World Braille Day

4 January 2002 is World Braille Day.
The world will commemorate a groundbreaking step forward – the adoption of the Braille system – that enabled millions of blind and visually-impaired people to read by touch and therefore to lead a more independent life. In 1825 Louis Braille invented a writing code that could be translated into every language around the world: an alphabet of 63 letters and symbols each of which is formed by a pattern of from one to six raised dots arranged on a six-position grid. Each letter has a different pattern that can be 'read' by the fingertips.

Benetton, sensitive, as always, to the needs of “real” people - its advertising campaigns are proof of this - celebrates World Braille Day with a simple yet meaningful gesture: a series of T-shirts with words written in Braille. Some will bear theUnited Colors of Benetton logo, others will indicate their colour, e.g. blue, yellow, red, black and white.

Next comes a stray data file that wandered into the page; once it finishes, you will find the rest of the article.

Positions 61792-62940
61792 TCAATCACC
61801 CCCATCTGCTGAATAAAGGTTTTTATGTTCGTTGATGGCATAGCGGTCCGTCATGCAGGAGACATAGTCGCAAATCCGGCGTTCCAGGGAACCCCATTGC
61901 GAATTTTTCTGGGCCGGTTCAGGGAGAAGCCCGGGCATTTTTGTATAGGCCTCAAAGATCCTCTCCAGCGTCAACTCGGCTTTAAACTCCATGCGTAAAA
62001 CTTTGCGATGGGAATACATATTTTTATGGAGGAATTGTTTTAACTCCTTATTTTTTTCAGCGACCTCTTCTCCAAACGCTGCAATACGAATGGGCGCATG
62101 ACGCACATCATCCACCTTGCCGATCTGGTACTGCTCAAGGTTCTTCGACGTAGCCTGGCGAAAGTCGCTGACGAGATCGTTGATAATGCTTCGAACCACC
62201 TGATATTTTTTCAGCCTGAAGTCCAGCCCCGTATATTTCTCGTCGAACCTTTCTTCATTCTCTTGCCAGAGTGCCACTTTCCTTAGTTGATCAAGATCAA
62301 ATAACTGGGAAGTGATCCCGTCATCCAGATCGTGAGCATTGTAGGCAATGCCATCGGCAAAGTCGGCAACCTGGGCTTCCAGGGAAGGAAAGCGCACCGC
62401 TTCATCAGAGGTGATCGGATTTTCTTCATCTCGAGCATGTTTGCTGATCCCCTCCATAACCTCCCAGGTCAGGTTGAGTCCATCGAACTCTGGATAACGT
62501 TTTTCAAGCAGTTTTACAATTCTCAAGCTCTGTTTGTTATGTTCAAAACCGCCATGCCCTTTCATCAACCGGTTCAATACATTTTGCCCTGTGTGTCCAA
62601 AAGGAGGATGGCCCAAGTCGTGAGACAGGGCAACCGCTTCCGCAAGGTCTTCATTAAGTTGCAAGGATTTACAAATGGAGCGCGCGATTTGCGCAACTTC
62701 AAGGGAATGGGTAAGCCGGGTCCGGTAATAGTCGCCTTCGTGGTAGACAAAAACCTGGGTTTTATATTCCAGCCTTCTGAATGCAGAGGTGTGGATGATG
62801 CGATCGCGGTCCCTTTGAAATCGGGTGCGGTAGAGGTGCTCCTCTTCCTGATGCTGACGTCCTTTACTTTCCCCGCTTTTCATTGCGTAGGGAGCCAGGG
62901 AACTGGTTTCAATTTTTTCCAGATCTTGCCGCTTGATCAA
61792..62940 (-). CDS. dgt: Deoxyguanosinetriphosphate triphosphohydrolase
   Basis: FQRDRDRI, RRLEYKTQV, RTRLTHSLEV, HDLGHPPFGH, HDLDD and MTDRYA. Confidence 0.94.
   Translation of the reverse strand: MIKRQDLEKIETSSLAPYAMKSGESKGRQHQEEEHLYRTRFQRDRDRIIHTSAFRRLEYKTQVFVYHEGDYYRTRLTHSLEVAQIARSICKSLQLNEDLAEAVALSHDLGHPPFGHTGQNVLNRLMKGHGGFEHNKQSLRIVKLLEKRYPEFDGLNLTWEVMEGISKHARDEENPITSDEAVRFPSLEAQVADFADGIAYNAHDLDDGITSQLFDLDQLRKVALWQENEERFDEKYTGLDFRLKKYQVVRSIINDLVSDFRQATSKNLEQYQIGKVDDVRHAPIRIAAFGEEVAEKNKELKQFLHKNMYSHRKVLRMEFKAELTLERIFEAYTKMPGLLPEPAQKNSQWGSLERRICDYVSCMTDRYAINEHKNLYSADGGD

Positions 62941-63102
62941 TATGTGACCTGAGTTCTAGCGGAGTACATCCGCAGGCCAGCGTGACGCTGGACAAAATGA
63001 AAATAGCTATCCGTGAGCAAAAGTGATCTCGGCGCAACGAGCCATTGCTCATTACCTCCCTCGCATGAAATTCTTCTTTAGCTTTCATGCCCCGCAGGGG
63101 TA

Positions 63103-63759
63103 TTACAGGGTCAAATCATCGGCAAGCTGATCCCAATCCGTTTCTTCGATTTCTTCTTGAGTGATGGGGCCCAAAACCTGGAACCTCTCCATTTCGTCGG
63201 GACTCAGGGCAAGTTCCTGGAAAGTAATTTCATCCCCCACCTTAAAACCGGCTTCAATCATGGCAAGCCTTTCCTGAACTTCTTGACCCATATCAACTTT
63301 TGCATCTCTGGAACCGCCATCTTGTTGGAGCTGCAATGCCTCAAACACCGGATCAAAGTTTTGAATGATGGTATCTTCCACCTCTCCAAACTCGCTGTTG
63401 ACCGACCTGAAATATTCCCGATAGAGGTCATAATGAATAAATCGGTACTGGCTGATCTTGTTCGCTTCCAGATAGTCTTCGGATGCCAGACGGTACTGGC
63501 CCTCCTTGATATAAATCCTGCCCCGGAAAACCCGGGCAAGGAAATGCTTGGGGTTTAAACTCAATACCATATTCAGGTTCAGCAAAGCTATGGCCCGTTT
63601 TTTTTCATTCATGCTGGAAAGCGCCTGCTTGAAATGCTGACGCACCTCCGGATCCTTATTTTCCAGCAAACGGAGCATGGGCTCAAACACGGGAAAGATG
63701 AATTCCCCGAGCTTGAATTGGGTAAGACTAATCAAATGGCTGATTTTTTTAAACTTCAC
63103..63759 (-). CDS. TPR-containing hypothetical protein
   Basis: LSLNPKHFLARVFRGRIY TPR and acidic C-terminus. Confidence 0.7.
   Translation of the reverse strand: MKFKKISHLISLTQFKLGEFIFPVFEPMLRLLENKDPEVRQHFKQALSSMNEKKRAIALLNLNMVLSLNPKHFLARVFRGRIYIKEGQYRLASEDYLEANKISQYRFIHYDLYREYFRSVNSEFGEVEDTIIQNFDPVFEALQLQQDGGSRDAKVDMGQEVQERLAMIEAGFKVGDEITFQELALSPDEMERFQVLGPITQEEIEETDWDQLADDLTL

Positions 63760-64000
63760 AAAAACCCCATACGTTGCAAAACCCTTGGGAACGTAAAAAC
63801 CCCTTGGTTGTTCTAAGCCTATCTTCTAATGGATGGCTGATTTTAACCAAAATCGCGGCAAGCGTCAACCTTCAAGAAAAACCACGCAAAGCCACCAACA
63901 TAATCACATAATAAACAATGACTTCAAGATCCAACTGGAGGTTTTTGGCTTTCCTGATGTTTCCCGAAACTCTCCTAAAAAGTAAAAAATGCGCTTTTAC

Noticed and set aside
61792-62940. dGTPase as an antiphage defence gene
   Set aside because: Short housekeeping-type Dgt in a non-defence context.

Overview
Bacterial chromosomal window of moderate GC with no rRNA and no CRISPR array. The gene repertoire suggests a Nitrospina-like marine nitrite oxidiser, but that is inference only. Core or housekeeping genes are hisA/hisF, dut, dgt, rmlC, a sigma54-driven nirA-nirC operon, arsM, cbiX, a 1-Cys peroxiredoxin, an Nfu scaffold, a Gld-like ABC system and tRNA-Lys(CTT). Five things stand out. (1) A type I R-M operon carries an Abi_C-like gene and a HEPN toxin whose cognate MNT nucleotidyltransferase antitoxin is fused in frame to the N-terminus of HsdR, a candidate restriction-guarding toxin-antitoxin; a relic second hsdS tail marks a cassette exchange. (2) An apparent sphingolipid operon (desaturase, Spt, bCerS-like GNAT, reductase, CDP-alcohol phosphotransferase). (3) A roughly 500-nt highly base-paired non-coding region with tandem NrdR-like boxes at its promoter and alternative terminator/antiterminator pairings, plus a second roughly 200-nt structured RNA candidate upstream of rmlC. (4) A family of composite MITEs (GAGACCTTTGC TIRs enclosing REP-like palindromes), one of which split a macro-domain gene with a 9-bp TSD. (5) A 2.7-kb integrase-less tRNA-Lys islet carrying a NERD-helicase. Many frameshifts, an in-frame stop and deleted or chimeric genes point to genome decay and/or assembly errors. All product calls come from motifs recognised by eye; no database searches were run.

This is a joint operation involving the Benetton Group and Chris Kay International, the British company that first successfully devised a system for printing Braille on textiles, Lextra® Braille.

Lextra® Braille, a totally new system based on the silk-printing technique, consists in using 0.75 mm-high Lextra® Microfibre flock instead of ink. The flock is welded (by a 50,000 V electrostatic current) to a film that can be transferred to any fabric. A safe, long-lasting system that also has a pleasant feel.

Chris Kay International with its Lextra Braille and Benetton with its stores and megastores around the world will honour 4 January 2002 through the sale of the World Braille Day T-shirts. The agreement between Chris Kay International and Benetton provides for a donation to the World Blind Union.

More than words, a way of remembering.


For further information:

+39 0422 519036